MANILA, Philippines – While its main role is legislation, the Senate has conducted quite a number of inquiries in the latter half of the year. Among these were the highly controversial probes into the spate of extrajudicial killings under the administration of President Rodrigo Duterte and the death of Albuera, Leyte, Mayor Rolando Espinosa Sr.
These hearings, within 6 months since the 17th Congress opened, were defined by drama-filled hearings and awkward moments that showed – and tested – the senators’ characters.
1. Cayetano skips 1st session of 17th Congress
The opening of the 17th Congress, the first under Duterte, already gave a clue to the dynamics that would be at play in the chamber. Senator Alan Peter Cayetano, running mate of Duterte in the 2016 polls, skipped the opening session on July 25 – the same day that the Senate elected Duterte’s party mate, Senator Aquilino “Koko” Pimentel III, as the new Senate president. (READ: Alan Cayetano no-show at Senate opening)
It must have been painful for Cayetano. Weeks before, he was positive that he had the numbers to become the chamber’s top leader.
In a Facebook post on the session’s opening day, the senator said: “Today Mr President one of my dreams passed me by, I’m not Senate President. Yet I’m excited to hear your State of the Nation Address and be a part of the amazing change! This is our dream! Dream of all Filipinos! And this is more important!”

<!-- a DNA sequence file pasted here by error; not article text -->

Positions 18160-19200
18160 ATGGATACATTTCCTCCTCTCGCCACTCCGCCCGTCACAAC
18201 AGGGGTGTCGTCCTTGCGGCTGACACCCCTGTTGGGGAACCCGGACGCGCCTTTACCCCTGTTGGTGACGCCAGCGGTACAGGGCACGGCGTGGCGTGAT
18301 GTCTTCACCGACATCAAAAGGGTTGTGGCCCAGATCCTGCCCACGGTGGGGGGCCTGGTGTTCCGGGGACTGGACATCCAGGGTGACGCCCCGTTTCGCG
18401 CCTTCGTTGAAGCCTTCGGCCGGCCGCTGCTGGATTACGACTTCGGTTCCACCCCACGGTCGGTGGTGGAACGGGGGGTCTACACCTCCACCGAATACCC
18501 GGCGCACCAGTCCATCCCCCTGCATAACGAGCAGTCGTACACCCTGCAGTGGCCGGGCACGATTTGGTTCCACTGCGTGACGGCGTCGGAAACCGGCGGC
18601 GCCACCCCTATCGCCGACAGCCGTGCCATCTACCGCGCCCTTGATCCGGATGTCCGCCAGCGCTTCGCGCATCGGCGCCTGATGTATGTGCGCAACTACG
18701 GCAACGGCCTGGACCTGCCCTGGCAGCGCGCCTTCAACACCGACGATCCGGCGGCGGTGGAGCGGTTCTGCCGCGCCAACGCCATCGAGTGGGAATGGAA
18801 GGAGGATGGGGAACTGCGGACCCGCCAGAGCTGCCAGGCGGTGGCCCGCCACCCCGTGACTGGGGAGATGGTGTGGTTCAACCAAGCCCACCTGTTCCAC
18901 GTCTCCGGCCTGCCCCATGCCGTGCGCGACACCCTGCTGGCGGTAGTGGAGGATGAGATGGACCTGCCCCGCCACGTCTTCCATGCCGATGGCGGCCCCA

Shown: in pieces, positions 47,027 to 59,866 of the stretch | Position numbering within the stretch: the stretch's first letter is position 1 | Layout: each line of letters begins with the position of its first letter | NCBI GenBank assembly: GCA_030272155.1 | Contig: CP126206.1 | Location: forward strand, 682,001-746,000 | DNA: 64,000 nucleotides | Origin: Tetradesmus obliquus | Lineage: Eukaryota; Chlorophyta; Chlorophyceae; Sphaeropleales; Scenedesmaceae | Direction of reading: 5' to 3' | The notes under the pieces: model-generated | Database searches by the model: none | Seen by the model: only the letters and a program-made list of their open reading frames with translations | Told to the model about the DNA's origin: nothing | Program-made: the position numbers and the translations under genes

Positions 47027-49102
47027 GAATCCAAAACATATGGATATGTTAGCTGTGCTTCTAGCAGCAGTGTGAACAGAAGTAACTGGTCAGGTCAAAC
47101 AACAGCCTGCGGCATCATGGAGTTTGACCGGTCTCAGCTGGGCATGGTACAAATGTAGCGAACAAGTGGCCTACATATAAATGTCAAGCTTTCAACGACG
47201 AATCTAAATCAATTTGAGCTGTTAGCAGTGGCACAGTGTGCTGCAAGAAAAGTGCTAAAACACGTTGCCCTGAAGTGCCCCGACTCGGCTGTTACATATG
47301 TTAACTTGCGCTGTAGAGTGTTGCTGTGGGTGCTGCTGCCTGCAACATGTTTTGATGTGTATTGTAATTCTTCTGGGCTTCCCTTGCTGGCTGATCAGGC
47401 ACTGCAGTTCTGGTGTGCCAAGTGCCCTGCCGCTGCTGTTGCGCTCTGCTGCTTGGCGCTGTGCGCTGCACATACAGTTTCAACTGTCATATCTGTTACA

He expressed dismay over how his colleagues voted. Cayetano claimed two groups offered to support his Senate presidency, but that he declined it, hinting that the present composition would not be truly supportive of the President’s agenda.
Majority Leader Vicente Sotto III, however, said the real reason why most senators chose Pimentel over Cayetano was the latter’s imposition of restrictions on them as early as negotiations.
It took several days before a hurting Cayetano decided to join the majority and take on committee chairmanship roles. But Pimentel, even before this, had reserved the foreign relations committee for Cayetano. After all, the former running mate of the President is believed to be his next foreign affairs secretary.
Now, Cayetano is among the staunch defenders of the President in the Senate, even going against his former election lawyer, now Senator Leila de Lima, Duterte’s fiercest critic. (READ: Koko Pimentel, Alan Cayetano: From De Lima’s clients to ‘critics’?)
2. Trash talk and microphone
Who could forget the infamous catfight between party mates senators Antonio Trillanes IV and Alan Peter Cayetano over the testimony of witness Edgar Matobato against Duterte? The two senators, who were allies in probing the alleged corrupt practices of former Vice President Jejomar Binay and his family in the last Congress, now found themselves on the opposite sides of the political fence.